Barney and the Secret of the Whales
144pp., pbk., RRP $A12.99
It is Sydney in 1791 and Barney and Elsie have settled into their lives with the Reverend and Mrs Johnson as the fledgling colony tries to establish itself. The Third Fleet has arrived and Captain Melvill is a guest at dinner. Little does Barney know that this will change his life for Melvill is in command of the Britannia, a whaling ship and intent on sailing into southern waters to plunder its riches now their human cargo has been safely delivered.
With a promise of earning enough money to buy stock for land he hopes to be awarded in time, particularly after the Johnsons have made it clear they will return to England, Barney is enticed to join Melville’s crew for the journey south. But the dream is shattered almost the minute he steps on deck and he is dismayed to discover that this is not a one-off experience – he is indentured for three years! Assigned to being up the mast as the lookout, Barney soon spots whales and he and the reader are plunged into the gruesome details of the hunt, the capture and the destruction of a magnificent creature. Because he is the one who gave the alert of its presence, Barney holds himself responsible for its death and wonders if he can really do this for another three years.
The second in the Secret Histories series and sequel to Birrung, the Secret Friend, this is another engrossing and engaging read from master historical storyteller, Jackie French. In the notes at the back she makes it clear that distasteful as they may be to the modern reader, whaling and sealing were the two industries which sustained our nation in those early years and enabled it to diversify so that other products like wool could take over.
Written for readers the same age as Barney, it traces Barney’s story through his own voice and his discovery of himself – a landlubber rather than a seaman – with a clarity that many of his age would not have today. At its most basic level there is scope for comparing the life of a child of Barney’s era and circumstance to one of a 12 year old in Australia in the 21st century and even to track the events that have occurred to bring about the changes. What do today’s children think those of the 23rd century might think about their lives?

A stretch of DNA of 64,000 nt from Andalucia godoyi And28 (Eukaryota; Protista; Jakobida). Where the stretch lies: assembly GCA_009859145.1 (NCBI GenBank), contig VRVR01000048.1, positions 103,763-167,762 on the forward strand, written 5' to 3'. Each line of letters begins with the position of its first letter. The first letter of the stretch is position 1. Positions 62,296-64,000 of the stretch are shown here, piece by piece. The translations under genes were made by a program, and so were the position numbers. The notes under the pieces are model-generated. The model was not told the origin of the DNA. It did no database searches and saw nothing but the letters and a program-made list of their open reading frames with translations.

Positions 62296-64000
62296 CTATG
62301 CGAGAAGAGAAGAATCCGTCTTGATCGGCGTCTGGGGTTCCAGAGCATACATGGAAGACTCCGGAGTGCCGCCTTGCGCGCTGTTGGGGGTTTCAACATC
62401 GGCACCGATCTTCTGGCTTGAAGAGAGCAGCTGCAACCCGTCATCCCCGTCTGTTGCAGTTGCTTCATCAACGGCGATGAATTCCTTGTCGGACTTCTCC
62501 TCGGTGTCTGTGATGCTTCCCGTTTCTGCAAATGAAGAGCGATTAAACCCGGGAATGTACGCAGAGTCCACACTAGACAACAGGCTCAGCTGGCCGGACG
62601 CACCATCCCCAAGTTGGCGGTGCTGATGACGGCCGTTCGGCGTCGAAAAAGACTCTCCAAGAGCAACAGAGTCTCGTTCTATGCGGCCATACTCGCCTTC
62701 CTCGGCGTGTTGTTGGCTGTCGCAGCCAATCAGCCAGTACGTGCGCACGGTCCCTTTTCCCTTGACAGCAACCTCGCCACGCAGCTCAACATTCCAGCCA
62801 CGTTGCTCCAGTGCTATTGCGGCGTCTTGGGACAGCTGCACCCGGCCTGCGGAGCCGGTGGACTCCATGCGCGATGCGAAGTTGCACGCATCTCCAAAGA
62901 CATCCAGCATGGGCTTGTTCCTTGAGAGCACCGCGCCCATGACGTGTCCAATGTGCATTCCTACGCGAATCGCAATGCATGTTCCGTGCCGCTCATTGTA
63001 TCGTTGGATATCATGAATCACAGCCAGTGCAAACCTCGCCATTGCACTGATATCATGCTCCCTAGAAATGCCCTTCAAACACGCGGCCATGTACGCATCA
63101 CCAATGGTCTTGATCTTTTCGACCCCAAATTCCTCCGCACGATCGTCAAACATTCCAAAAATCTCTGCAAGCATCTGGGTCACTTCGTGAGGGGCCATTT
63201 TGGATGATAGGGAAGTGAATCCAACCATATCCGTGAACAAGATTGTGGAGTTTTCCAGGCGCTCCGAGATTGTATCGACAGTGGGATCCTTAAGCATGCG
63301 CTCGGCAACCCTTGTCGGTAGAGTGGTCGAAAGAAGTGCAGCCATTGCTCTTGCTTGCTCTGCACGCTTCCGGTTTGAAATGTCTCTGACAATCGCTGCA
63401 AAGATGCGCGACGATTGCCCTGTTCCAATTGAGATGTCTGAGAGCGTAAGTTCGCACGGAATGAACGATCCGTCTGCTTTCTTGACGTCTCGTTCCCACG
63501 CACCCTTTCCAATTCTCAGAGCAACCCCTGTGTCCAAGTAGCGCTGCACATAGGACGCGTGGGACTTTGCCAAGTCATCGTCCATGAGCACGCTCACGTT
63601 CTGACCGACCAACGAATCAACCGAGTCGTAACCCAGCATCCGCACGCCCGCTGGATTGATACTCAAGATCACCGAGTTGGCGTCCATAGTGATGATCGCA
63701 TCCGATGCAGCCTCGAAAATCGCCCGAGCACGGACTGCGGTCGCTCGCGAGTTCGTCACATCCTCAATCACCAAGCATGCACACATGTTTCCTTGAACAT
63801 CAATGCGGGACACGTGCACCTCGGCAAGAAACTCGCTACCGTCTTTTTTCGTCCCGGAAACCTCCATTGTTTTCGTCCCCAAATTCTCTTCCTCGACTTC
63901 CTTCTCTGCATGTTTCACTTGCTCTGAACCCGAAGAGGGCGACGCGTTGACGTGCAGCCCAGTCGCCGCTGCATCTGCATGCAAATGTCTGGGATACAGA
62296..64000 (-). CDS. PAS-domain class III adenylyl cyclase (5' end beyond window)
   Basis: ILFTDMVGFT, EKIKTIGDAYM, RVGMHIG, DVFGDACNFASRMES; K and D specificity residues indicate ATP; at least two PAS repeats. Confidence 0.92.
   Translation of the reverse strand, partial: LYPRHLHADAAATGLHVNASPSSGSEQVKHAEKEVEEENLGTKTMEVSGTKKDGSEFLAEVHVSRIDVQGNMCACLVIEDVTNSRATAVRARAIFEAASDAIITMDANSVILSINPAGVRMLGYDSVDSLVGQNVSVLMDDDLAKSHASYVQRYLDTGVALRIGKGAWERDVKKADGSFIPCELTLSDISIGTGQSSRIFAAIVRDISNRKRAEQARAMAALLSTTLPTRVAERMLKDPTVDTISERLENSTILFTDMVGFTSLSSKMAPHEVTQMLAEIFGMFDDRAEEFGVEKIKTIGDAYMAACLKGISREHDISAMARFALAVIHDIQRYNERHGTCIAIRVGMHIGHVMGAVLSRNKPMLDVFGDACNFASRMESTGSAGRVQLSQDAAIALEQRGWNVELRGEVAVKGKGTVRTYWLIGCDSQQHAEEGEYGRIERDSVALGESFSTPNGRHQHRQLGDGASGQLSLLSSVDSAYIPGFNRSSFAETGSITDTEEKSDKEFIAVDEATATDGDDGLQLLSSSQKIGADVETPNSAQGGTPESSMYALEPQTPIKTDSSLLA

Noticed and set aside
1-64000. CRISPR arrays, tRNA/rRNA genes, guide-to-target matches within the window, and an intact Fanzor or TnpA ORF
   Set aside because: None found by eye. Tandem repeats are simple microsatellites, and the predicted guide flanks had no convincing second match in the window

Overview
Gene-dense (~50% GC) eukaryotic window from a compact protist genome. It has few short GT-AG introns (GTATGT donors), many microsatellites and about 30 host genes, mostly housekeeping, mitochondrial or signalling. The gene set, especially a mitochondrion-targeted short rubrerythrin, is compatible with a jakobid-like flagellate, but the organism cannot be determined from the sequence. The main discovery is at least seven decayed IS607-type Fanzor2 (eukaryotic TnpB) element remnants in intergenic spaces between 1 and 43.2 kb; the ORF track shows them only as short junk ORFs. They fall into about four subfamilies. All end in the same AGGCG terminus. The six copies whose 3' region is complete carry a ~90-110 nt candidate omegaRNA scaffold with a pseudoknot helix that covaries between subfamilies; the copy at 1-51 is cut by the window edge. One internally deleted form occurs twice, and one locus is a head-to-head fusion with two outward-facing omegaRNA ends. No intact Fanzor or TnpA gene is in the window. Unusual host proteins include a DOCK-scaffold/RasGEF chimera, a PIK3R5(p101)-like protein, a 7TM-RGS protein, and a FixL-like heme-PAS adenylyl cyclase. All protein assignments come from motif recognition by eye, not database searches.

French has not glossed over the details of the fate of the whale but viewed through Barney’s perspective which is sympathetic to the whale’s ordeal, it is perhaps a more gentle account than the reality and may well raise issues about how humans treat animals and why they do or did. There is an excellent opportunity to compare and contrast the perception and treatment of whales in the 18th and 19th centuries and their consequences to the current situation where they are revered.
As usual, Jackie French has crafted a tale that is a perfect standalone read as well as being an opportunity to dig deeper, behind and beyond the words. Teaching notes are available.